An old man’s ‘revenge’, with echoes of the Ratcliffe Highway murders

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In October 1843 Thomas Rowe was brought before the Lord Mayor of London at Mansion House Police court. The Lord Mayor sat, as did the City’s aldermen, as single magistrates just as Police Magistrates did across the rest of the metropolis. On most days they dealt with the full gamut of summary offences and pretrial hearings, listening to cases of petty theft, fraud, disorderly behaviour and assault. But on this morning, Friday 6 October, a much more interesting (and serious) case was opened in the Mansion House.

Rowe, a 77 year-old former servant, was accused of attempted to murder his employer – a wine merchant named Thomas Waller. The incident had occurred at around nine o’clock that morning.  Thomas Lock, another of Waller’s servants, had opened the door to his former work colleague Rowe, with a ‘halloa’ and commented that he hadn’t seen him for some time. This was because Rowe had been dismissed some three week earlier after an argument with the wine merchant. Now he asked if he might have a word with Mr Waller and Lock went off to see if his boss would see him.

The 61 year-old wine dealer told him that he would; ‘I have nothing particular to say to him, but let him come in’, he said. Rowe was shown in to the counting house and Lock left him. Then five minutes afterwards he heard the sound of a pistol fire and a cry of ‘Rowe has shot me!’ from his master. He rushed in and put himself between the shooter and his victim, then moved Rowe out into the passage while he attended to the injured man. Rowe made his escape past a frightened serving girl and the beadle was called.

Inspector Waller (no relation to the wine dealer) was soon on the case and sent ‘officers in all directions’ while he acted on information and hailed a cab to pursue the would-be assassin in the direction of Bow. He caught up with and Rowe quickly surrendered. He made no attempt here, or later before the magistrate, to deny what he had done so it really only fell to the justice to determine why he had tried to kill the merchant.

‘What reason had you for committing this dreadful act?’

‘I could not live with nothing but misery before my eyes’ replied Rowe. Having served his master faithfully for 24 years he felt he was owed more loyalty from the wine merchant. After ‘serving him morning, noon, and night, at all hours, I could help thinking it was like transporting me to a foreign country. I had no one to help me’.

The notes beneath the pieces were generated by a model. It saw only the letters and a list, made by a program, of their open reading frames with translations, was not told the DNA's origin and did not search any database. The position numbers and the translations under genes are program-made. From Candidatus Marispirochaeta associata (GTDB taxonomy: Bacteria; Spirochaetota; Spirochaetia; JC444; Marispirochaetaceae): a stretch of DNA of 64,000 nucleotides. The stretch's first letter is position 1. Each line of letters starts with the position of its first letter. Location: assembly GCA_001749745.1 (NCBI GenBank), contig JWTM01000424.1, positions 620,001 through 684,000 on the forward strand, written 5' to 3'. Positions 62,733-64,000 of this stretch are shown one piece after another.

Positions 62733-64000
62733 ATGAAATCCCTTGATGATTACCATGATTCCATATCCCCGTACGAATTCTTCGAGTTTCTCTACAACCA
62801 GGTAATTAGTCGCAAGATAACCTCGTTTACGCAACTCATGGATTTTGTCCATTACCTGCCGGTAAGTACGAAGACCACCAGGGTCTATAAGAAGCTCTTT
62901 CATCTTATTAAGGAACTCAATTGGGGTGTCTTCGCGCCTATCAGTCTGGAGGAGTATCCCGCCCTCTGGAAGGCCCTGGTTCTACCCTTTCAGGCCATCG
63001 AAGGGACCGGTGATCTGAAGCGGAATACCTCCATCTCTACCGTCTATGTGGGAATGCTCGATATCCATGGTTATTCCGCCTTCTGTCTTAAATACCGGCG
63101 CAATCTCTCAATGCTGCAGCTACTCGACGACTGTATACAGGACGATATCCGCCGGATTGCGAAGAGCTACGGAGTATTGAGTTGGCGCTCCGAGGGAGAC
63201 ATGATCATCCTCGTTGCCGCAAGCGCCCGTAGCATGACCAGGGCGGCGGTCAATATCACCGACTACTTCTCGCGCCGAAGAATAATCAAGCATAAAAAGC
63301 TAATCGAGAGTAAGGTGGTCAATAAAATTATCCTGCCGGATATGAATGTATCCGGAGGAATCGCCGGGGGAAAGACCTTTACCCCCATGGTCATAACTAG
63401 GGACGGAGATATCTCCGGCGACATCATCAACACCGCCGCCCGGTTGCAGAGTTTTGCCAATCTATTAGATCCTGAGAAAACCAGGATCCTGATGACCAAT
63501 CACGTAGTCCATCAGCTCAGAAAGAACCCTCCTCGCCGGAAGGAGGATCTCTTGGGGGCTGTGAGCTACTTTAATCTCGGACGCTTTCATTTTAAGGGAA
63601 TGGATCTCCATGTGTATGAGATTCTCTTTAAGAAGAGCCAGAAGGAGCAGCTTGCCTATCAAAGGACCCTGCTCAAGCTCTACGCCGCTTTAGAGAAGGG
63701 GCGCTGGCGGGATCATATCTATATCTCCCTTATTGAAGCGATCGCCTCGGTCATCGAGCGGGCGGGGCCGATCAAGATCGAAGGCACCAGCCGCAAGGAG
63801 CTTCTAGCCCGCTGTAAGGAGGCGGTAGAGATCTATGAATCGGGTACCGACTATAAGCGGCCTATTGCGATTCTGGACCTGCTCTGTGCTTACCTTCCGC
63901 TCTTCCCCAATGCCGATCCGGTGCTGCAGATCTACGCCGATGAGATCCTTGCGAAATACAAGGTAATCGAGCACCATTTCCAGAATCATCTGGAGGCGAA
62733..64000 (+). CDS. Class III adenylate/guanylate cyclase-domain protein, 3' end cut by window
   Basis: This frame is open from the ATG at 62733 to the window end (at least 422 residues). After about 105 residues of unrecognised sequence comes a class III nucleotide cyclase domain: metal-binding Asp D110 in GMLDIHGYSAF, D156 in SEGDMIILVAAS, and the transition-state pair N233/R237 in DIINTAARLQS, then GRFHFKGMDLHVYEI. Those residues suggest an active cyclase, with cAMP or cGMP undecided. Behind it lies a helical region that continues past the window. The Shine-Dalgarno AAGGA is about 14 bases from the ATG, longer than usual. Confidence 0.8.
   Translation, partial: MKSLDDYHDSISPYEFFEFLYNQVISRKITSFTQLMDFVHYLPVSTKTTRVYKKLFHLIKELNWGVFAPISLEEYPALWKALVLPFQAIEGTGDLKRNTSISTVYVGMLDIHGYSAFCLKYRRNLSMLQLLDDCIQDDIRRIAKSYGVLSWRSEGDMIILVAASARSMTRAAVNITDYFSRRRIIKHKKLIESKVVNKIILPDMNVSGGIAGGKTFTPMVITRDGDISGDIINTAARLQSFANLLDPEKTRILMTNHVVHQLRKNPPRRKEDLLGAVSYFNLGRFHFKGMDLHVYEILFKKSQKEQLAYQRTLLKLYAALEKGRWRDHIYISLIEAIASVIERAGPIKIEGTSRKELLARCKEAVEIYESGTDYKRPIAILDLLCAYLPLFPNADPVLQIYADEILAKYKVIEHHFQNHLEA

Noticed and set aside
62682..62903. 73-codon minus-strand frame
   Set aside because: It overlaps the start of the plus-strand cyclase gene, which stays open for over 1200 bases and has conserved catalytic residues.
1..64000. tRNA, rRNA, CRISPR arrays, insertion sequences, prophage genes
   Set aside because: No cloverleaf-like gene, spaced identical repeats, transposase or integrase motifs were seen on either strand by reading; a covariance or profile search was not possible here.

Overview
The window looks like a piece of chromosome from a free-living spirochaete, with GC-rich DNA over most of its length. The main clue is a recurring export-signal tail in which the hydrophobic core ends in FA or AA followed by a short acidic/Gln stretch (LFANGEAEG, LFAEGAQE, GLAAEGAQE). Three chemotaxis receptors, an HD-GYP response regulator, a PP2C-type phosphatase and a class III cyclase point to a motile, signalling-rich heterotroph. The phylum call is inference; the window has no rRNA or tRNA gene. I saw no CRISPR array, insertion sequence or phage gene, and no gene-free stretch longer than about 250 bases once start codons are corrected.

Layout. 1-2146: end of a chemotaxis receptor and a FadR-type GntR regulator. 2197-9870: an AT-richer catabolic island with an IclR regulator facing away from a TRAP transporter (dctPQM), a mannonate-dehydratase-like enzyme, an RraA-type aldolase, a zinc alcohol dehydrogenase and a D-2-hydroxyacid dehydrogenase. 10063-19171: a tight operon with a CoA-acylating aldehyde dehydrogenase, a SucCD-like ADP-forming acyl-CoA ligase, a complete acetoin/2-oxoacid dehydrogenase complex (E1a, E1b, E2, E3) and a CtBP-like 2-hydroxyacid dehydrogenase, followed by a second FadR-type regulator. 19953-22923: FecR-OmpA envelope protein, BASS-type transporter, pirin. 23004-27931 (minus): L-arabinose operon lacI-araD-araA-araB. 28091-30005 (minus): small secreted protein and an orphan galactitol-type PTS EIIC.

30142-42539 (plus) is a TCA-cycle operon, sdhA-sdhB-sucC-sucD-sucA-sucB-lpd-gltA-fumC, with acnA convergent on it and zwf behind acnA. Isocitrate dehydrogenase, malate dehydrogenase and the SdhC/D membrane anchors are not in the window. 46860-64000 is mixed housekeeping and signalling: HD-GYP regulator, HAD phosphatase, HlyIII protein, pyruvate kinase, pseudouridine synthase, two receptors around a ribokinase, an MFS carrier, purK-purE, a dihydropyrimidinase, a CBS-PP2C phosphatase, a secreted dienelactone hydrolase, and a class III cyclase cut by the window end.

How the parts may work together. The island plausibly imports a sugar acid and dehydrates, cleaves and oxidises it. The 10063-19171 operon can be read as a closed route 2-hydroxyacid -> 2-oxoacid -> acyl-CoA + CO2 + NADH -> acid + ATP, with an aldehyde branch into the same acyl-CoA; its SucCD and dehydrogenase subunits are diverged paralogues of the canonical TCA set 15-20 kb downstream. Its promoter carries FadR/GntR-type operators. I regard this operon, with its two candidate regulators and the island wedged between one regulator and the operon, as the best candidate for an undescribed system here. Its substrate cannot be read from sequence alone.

Whatever the cause of his dismissal it was devastating. With no wife and children that he said were unable to support him, and no savings or means of employment, Rowe was throw on the scrap heap and all that society offered him was the workhouse and, eventually, a pauper burial with no known grave. It must have been a desperately depressing and frighting future for an elderly man who had probably worked all his life.

Nevertheless the Lord Mayor was horrified:

‘The idea of firing pistols at a man because it did not suit him to employ you is horrible beyond everything’.

Rowe was stony faced: ‘My Lord, Mr Waller is a very rich man and he could afford to employ me easily enough’.

So the motive for the attack was revenge and Rowe was taking no chances of failing in his mission. He had two pistols  (in case one misfired) and a dagger as back-up because, as he put it, ‘that was a thing that wouldn’t miss fire’.

How long had he had these weapons, the magistrate wanted to know.

‘I have had them for 30 years’, Rowe explained. ‘I bought them to protect myself at the time of the murder of the Marrs in Ratcliffe-highway’.

The defendant was referring to the infamous Ratcliffe Highway murders of 1811 when two entire families had been brutally murdered in the space of a week in East London. The case gained national headlines and highlighted the ineffectiveness of the capital’s policing in the years before Peel’s 1829 reform. The murderer was caught (although some doubt remains as to whether he was the right man) but he never went to trial. The body of John Williams was found hanging in his cell before he was formally committed to a jury trial. William’s corpse was then placed on a cart, with the murder weapons alongside his head, and he was paraded along the Highway before being buried at a crossroads and a stake driven through his heart.

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Having heard from the doctor that examined and treated the injured Mr Waller and from the policeman that searched the scene of crime for evidence (and picked up the offending bullet), the Lord Mayor asked Rowe if he anything further to say. ‘No, my Lord, I have nothing at all to say’. Since the wine merchant was still recovering from his injury (which it was hoped was not fatal) Rowe was remanded for a week.

When the case came before an Old Bailey jury much was made of Rowe’s infirmity and poor mental health. In the end this was what saved him. He had made no attempt to deny his actions at any stage. William Cook, a surgeon that specialised in ‘diseases of the mind’ testified that he had known Rowe for very many years and had seen him deteriorate. When asked by Rowe’s counsel what the effect of his dismissal from service would have been he answered that he thought it quite possibly could have tipped him over the edge. Rowe had complained of ‘a swimming in the head, and dizziness about the eyes’ on several occasions, the jury was told.